This story resonated with me because one of my childhood memories is spending several hours (or perhaps even days or weeks) developing a school curriculum (list of classes) for my imaginary school, developing student lists, assigning students their schedules, and developing blueprints for my toy school. Apparently I couldn’t get enough of school.
Anne’s story about her grandmother Kathleen illustrates the impact of the 1918 flu pandemic in Australia on an 11 year old girl who heard bits and pieces from her parents and incorporated these into her creation of a 50-bed imaginary hospital, complete with newsletters. Kathleen’s father was a surgeon and her mother was involved with charity work. Due to some good prevention measures, Australia didn’t feel the impact of the flu until 1919, which is when Kathleen wrote her newsletters.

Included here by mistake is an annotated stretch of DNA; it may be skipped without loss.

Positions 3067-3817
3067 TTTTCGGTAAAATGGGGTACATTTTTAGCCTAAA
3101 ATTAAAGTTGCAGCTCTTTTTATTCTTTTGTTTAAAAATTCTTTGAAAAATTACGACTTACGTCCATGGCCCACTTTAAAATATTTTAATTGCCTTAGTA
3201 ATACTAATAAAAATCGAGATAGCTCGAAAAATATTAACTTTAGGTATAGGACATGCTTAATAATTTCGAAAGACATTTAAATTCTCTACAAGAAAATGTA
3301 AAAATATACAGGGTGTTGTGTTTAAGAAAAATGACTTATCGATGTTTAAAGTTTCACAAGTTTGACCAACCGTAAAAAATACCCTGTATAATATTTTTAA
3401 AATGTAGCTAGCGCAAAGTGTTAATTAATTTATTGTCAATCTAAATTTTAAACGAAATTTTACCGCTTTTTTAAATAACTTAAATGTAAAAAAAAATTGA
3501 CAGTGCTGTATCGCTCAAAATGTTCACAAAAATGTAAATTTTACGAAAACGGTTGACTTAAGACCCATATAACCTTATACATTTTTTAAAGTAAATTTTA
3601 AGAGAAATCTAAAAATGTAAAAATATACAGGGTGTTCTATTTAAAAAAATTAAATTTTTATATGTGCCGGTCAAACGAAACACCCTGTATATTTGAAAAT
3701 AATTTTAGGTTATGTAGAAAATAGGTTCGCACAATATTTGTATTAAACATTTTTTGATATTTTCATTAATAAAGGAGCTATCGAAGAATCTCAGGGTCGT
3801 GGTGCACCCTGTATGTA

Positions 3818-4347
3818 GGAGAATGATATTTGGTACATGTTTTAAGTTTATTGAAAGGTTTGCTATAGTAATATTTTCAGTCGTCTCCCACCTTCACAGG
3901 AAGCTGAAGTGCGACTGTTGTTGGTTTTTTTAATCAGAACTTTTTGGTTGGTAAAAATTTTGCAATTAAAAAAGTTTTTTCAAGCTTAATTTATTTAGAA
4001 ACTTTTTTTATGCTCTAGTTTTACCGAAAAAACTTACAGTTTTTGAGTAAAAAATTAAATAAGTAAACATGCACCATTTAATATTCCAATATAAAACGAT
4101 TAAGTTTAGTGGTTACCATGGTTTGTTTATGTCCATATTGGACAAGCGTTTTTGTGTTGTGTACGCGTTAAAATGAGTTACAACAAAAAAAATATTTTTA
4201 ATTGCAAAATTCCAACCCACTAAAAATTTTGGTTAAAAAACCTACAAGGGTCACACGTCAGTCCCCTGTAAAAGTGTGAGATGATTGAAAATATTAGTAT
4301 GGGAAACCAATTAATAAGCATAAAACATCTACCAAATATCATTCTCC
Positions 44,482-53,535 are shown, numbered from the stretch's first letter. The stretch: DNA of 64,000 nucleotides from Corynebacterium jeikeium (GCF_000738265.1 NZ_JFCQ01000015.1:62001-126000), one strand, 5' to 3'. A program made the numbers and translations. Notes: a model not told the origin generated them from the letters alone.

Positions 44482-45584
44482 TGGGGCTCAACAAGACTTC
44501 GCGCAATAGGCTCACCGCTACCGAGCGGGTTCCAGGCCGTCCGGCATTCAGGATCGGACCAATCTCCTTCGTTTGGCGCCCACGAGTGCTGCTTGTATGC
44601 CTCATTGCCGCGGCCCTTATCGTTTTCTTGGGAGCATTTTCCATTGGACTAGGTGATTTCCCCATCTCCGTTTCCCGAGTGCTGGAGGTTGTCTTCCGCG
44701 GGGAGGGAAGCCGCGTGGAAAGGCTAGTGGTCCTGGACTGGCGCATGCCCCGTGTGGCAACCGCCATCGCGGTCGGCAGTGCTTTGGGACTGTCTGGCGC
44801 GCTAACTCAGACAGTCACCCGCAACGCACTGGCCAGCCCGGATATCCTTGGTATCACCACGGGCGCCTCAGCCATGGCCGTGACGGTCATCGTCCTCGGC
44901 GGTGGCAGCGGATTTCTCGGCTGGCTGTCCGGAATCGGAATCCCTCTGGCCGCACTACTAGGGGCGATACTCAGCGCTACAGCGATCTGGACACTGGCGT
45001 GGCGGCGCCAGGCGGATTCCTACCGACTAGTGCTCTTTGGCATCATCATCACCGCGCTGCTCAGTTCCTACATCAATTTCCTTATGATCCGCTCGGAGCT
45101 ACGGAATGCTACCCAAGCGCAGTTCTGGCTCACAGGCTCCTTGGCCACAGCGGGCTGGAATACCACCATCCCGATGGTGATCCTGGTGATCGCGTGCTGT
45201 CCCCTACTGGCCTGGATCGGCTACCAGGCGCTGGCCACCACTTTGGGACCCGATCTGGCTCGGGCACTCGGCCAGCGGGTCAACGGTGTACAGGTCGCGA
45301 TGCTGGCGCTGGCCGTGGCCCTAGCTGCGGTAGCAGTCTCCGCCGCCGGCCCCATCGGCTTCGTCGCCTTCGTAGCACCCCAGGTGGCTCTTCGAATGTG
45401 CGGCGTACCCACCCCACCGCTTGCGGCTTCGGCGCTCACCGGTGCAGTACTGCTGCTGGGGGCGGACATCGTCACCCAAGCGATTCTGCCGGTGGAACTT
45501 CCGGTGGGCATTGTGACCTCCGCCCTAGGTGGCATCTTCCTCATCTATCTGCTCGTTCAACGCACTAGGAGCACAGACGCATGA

Kathleen’s newsletter, Stuffed Notes, told about daily life at a hospital where Kathleen was the Matron. It is an intriguing look into how a child absorbed the impact of the 1918 flu. Through its pages you can see when the number of flu cases started increasing dramatically. At first only 1 or 2 flu cases is mentioned, but then a much larger number of flu cases, including some very dangerous, are mentioned. Patients are also in the hospital for diphtheria, typhoid fever, and injuries from traffic accidents.